My research interests are in combining evolutionary theory and genomics to investigate genetic mechanisms underlying disease. I earned my B.Sc. in Genetics and Cell Biology at Dublin City University, Ireland. Following a year as a research technician at the University of Pennsylvania (UPENN), USA, I was awarded an IRCSET scholarship to pursue my PhD in molecular evolution and phylogenomics. Here I employed heterogeneous models to identify the earliest diverging placental mammal as the ancestor to Afrotherians (e.g. Elephants and Manatees) and Xenartha (e.g. Armadillos and Sloths).
I have since worked as a computational biologist at Imperial College, London. Using Next Generation Sequencing techniques, I investigated the interplay between the methylome and transcriptome in mouse models of heart disease, development and regeneration.
At present I am dissecting the regulatory landscape of pancreatic islets and am pursuing population and statistical genetics to further understand the role of pathogenic enhancer variants in Mendelian forms of diabetes.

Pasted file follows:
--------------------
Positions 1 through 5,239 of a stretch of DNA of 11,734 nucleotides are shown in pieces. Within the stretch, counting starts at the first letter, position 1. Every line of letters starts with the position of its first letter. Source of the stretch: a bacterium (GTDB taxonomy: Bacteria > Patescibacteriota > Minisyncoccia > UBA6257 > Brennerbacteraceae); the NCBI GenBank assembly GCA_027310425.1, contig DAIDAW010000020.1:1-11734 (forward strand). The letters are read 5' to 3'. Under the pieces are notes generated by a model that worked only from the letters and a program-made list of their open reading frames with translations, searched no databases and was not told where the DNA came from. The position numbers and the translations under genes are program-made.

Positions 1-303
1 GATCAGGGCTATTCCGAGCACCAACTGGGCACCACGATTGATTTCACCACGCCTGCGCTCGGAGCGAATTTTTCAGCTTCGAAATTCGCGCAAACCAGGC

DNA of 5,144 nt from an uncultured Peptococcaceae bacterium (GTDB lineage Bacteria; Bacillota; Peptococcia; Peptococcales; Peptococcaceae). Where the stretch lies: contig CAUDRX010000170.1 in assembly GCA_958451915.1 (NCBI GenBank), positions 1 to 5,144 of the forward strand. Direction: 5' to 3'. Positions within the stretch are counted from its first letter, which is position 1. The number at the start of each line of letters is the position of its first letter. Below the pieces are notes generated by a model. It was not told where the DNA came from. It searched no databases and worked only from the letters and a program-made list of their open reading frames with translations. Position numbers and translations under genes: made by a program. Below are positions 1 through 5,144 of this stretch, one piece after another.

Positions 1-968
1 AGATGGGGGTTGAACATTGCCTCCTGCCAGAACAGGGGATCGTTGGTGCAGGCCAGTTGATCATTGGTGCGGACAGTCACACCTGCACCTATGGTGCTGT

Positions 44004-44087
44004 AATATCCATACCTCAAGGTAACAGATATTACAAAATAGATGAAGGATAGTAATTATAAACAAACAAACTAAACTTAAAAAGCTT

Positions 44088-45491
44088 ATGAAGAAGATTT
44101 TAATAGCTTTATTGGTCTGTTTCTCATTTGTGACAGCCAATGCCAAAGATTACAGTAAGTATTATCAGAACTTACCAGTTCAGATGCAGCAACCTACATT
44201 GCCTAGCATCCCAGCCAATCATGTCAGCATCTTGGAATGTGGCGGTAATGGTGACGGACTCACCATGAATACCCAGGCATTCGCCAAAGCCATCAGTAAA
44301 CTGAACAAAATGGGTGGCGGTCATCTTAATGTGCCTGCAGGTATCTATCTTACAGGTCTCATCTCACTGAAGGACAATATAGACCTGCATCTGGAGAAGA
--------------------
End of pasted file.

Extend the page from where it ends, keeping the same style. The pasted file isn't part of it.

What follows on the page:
Moran R, Morgan C, O'Connell M, 2015, A Guide to Phylogenetic Reconstruction Using Heterogeneous Models—A Case Study from the Root of the Placental Mammal Tree, Computation, Vol:3, ISSN:2079-3197, Pages:177-196
et al., 2015, Adaptive Evolution as a Predictor of Species-Specific Innate Immune Response., Mol Biol Evol, Vol:32, Pages:1717-1729
et al., 2014, Population Genomics Reveal Recent Speciation and Rapid Evolutionary Adaptation in Polar Bears, Cell, Vol:157, ISSN:0092-8674, Pages:785-794
Morgan CC, Creevey CJ, O'Connell MJ, 2014, Mitochondrial data are not suitable for resolving placental mammal phylogeny, Mammalian Genome, Vol:25, ISSN:0938-8990, Pages:636-647
et al., 2013, Heterogeneous models place the root of the placental mammal phylogeny., Mol Biol Evol, Vol:30, Pages:2145-2156